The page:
Mortelle randonnée  (1983) from Tuna

IMDb calls this film Deadly Circuit, a more or less accurate translation of the title.

Mortelle Randonee (1983) is a noir detective thriller, but a very odd one. This genre is always heavily dependant on the personality of the detective, as he is the one we are to relate to, and through whose POV we view the story. Beauvoir, The 'Eye'  (Michel Serrault) is not a classic movie detective. He works for an agency, has badly botched his last assignment, and is being given a last chance by his boss. His personal life is troubled. He is obsessed with a daughter that he was denied access to when his wife divorced him. He has a school class photo she sent, and each year he gets one guess as to which girl is his daughter.

The case itself is a simple one. A rich Belgian family wants to know more about the young woman their son is keeping company with. The Eye quickly determines that she is the wrong kind of girl. He watches her dispose of the young man's body, but does not turn her in because her suspects that she is his long lost daughter, based on absolutely no evidence. He follows the girl through most of western Europe on the pretext of catching up with the young man and returning him to his family. He simply watches her do her black widow routine over and over, and becomes more and more protective of her.

All of this leads to a very French ending that I will not give away.

The young girl is played by an 18 year old Isabelle Adjani, who looks amazing. Who could blame The Eye for becoming obsessed with her? 0 ( It was nominated for five Cesars. Admittedly, I love a good whodunnit, but this is nothing like the classic detective film. Considering that it took place all over Europe, you might imagine a "travelogue" feel to the film, but that was not at all the case. The new spin on the genre was interesting, and the portrayals by the leads were wonderful, making this well worth the watch.

Scoop's note: Tuna and I also reviewed the English language remake of this film, The Eye of the Beholder, which starred Ewan McGregor and Ashley Judd. Both films are based on the 1980 crime novel "The Eye of the Beholder" by Marc Behm. In the movie world, Behm is most famous as the author of two famous screenplays: Charade, and the first Beatles film, Help!



  • In French with optional English subtitles


  • Commentary by director Stephan Elliott
  • "Making Of" Featurette


  • Isabelle Adjani shows breasts in two scenes, and spends the rest of the film looking amazing.
  • There is also a stripper who shows breasts in a short scene.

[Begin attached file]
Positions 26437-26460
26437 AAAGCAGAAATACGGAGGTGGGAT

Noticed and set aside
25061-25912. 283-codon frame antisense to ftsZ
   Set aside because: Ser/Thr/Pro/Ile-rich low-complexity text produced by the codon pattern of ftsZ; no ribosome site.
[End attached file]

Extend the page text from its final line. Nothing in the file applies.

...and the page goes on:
The Critics Vote ...

  • No major reviews online.

  • It was nominated for a five Cesars.

The People Vote ...

The meaning of the IMDb score: 7.5 usually indicates a level of excellence equivalent to about three and a half stars from the critics. 6.0 usually indicates lukewarm watchability, comparable to approximately two and a half stars from the critics. The fives are generally not worthwhile unless they are really your kind of material, equivalent to about a two star rating from the critics, or a C- from our system. Films rated below five are generally awful even if you like that kind of film - this score is roughly equivalent to one and a half stars from the critics or a D on our scale. (Possibly even less, depending on just how far below five the rating is.

My own guideline: A means the movie is so good it will appeal to you even if you hate the genre. B means the movie is not good enough to win you over if you hate the genre, but is good enough to do so if you have an open mind about this type of film. C means it will only appeal to genre addicts, and has no crossover appeal. (C+ means it has no crossover appeal, but will be considered excellent by genre fans, while C- indicates that it we found it to be a poor movie although genre addicts find it watchable). D means you'll hate it even if you like the genre. E means that you'll hate it even if you love the genre. F means that the film is not only unappealing across-the-board, but technically inept as well. Any film rated C- or better is recommended for fans of that type of film. Any film rated B- or better is recommended for just about anyone. We don't score films below C- that often, because we like movies and we think that most of them have at least a solid niche audience. Now that you know that, you should have serious reservations about any movie below C-.

Based on this description, this is a C+. If you like the genre and don't mind subtitles, this is an offbeat winner!

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